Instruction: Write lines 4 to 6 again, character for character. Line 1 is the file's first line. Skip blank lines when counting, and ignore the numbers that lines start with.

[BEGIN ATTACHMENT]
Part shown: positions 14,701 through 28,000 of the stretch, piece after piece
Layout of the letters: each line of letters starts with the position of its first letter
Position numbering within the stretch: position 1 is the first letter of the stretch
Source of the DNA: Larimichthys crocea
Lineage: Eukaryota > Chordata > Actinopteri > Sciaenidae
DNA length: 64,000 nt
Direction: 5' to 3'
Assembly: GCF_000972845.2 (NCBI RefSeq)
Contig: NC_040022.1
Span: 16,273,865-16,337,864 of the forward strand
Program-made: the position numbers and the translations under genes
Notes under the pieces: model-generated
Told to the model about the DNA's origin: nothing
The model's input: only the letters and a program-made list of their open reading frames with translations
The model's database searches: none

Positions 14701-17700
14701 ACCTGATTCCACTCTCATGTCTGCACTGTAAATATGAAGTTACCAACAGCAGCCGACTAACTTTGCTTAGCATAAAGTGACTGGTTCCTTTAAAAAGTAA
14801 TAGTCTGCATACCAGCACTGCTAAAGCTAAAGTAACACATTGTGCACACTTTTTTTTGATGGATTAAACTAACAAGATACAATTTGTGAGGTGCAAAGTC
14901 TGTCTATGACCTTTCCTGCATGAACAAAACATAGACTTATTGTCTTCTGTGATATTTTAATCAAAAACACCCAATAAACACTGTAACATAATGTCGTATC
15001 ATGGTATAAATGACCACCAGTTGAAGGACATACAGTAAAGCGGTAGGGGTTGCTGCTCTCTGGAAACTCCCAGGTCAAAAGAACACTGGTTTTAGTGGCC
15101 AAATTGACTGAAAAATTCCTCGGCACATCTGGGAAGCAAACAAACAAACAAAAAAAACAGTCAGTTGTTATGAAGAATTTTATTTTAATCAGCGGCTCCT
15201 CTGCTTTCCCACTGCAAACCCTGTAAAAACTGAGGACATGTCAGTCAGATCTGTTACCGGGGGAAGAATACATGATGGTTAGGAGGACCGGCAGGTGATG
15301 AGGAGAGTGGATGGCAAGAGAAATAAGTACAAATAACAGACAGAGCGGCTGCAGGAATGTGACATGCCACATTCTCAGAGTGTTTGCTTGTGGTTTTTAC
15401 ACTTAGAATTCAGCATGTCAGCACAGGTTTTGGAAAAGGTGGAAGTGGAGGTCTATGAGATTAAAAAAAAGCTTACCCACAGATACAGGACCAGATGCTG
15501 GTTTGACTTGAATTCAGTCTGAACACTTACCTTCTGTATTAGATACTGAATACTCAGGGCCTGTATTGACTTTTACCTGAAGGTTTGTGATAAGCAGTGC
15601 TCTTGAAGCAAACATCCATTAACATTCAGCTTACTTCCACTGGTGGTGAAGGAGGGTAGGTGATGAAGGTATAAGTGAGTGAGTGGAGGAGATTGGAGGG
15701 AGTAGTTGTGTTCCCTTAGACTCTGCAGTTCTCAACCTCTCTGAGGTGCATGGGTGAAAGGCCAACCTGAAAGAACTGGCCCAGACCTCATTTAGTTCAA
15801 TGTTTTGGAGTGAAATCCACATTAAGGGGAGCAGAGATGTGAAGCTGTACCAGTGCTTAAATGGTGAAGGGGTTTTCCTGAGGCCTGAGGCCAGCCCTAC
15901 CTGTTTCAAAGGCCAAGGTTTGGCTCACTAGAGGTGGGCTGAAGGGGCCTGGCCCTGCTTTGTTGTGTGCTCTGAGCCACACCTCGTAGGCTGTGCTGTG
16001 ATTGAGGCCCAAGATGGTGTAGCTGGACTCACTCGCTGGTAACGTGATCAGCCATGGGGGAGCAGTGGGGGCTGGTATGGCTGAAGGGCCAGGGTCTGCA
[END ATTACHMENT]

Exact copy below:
Source of the DNA: Larimichthys crocea
Lineage: Eukaryota > Chordata > Actinopteri > Sciaenidae
DNA length: 64,000 nt